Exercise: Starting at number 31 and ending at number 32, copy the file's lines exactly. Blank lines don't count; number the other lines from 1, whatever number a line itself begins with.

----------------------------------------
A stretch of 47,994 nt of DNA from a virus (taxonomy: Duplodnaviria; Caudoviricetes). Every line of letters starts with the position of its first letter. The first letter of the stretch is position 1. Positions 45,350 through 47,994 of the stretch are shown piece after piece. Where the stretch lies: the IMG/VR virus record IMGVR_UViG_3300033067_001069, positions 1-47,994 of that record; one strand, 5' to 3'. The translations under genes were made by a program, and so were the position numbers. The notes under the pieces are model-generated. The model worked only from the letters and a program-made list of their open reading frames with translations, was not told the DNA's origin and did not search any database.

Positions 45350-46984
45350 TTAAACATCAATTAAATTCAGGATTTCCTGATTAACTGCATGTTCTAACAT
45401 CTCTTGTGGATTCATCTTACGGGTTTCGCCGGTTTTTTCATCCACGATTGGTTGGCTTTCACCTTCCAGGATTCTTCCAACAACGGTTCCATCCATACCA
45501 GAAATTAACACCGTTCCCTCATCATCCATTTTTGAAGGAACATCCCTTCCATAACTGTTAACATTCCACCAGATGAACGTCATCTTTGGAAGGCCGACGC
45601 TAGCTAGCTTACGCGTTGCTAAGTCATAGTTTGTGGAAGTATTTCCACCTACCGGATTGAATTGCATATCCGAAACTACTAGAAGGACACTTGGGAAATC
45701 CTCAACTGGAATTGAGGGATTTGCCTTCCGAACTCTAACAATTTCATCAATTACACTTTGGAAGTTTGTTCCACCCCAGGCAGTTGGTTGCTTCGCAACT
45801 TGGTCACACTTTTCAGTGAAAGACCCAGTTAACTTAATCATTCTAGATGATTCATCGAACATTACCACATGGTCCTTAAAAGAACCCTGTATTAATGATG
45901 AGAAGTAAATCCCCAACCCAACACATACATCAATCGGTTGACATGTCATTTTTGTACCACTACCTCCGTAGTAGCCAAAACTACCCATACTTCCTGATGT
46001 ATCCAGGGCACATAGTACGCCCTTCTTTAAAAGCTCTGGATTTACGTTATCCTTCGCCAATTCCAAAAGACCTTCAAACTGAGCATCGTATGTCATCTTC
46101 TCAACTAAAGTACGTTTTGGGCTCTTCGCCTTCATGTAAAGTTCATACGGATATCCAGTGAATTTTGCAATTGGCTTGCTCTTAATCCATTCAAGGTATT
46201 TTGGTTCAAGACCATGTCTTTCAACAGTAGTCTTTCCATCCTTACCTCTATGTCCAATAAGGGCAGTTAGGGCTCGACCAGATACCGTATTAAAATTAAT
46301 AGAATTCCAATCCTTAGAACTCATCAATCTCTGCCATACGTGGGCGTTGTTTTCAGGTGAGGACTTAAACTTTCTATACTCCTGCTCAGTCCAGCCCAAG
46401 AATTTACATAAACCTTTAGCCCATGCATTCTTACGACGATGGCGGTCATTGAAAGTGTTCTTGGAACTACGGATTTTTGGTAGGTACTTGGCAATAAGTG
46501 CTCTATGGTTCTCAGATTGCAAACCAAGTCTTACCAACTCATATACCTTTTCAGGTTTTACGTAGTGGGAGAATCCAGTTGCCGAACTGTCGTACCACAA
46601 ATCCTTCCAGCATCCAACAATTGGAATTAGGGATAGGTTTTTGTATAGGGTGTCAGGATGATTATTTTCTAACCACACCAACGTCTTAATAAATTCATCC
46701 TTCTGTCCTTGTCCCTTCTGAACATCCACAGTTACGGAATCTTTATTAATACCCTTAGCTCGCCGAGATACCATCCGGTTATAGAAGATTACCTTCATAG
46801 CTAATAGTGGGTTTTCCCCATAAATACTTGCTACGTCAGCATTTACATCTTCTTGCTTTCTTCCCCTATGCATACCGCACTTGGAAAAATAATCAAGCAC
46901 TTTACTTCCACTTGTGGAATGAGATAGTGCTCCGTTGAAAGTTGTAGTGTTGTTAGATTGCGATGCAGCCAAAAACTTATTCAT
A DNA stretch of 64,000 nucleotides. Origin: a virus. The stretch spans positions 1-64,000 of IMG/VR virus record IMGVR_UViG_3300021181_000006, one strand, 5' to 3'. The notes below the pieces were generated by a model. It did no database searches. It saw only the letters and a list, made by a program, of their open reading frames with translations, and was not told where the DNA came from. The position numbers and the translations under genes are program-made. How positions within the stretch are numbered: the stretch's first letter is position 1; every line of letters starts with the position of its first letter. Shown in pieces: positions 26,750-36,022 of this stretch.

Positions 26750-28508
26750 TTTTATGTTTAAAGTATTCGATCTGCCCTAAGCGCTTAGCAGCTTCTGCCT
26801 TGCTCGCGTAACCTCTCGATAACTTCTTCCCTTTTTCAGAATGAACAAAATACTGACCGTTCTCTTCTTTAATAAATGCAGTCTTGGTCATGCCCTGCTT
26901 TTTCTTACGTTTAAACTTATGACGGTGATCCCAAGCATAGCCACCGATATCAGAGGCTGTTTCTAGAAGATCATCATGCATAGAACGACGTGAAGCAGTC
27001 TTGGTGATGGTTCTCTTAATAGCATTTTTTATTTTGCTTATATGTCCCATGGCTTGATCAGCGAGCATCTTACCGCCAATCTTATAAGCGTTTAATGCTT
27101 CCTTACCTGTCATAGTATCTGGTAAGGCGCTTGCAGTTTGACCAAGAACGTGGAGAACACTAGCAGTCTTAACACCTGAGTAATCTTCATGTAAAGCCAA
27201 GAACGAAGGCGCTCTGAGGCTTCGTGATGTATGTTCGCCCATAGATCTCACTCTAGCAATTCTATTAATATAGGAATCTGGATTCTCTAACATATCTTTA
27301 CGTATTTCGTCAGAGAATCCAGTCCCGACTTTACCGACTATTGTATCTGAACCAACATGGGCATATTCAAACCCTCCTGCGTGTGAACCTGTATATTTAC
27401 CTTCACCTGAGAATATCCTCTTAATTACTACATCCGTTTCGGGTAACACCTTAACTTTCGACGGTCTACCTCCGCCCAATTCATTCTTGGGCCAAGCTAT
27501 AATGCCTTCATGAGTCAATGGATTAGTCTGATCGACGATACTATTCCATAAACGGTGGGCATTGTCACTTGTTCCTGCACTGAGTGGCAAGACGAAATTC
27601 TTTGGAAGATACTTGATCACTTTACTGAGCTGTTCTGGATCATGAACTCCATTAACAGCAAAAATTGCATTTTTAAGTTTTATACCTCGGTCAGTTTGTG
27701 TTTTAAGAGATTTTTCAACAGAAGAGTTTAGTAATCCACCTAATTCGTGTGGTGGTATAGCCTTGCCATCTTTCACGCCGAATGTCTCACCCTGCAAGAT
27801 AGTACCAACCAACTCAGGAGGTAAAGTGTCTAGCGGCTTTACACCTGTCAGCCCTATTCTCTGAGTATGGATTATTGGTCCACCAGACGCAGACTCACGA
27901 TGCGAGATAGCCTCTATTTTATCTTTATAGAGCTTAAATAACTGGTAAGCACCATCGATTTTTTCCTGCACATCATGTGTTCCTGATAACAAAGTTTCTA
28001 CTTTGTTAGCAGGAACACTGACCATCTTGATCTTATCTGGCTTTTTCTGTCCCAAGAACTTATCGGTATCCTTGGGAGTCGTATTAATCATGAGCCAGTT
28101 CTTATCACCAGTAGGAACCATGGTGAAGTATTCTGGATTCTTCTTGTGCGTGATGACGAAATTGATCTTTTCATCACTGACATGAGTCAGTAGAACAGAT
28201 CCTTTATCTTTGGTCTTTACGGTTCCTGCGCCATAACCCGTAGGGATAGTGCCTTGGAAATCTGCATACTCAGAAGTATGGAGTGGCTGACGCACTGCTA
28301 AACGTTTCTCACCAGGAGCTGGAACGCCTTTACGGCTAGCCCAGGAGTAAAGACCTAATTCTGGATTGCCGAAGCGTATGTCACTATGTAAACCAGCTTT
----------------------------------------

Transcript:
27601 TTTGGAAGATACTTGATCACTTTACTGAGCTGTTCTGGATCATGAACTCCATTAACAGCAAAAATTGCATTTTTAAGTTTTATACCTCGGTCAGTTTGTG
27701 TTTTAAGAGATTTTTCAACAGAAGAGTTTAGTAATCCACCTAATTCGTGTGGTGGTATAGCCTTGCCATCTTTCACGCCGAATGTCTCACCCTGCAAGAT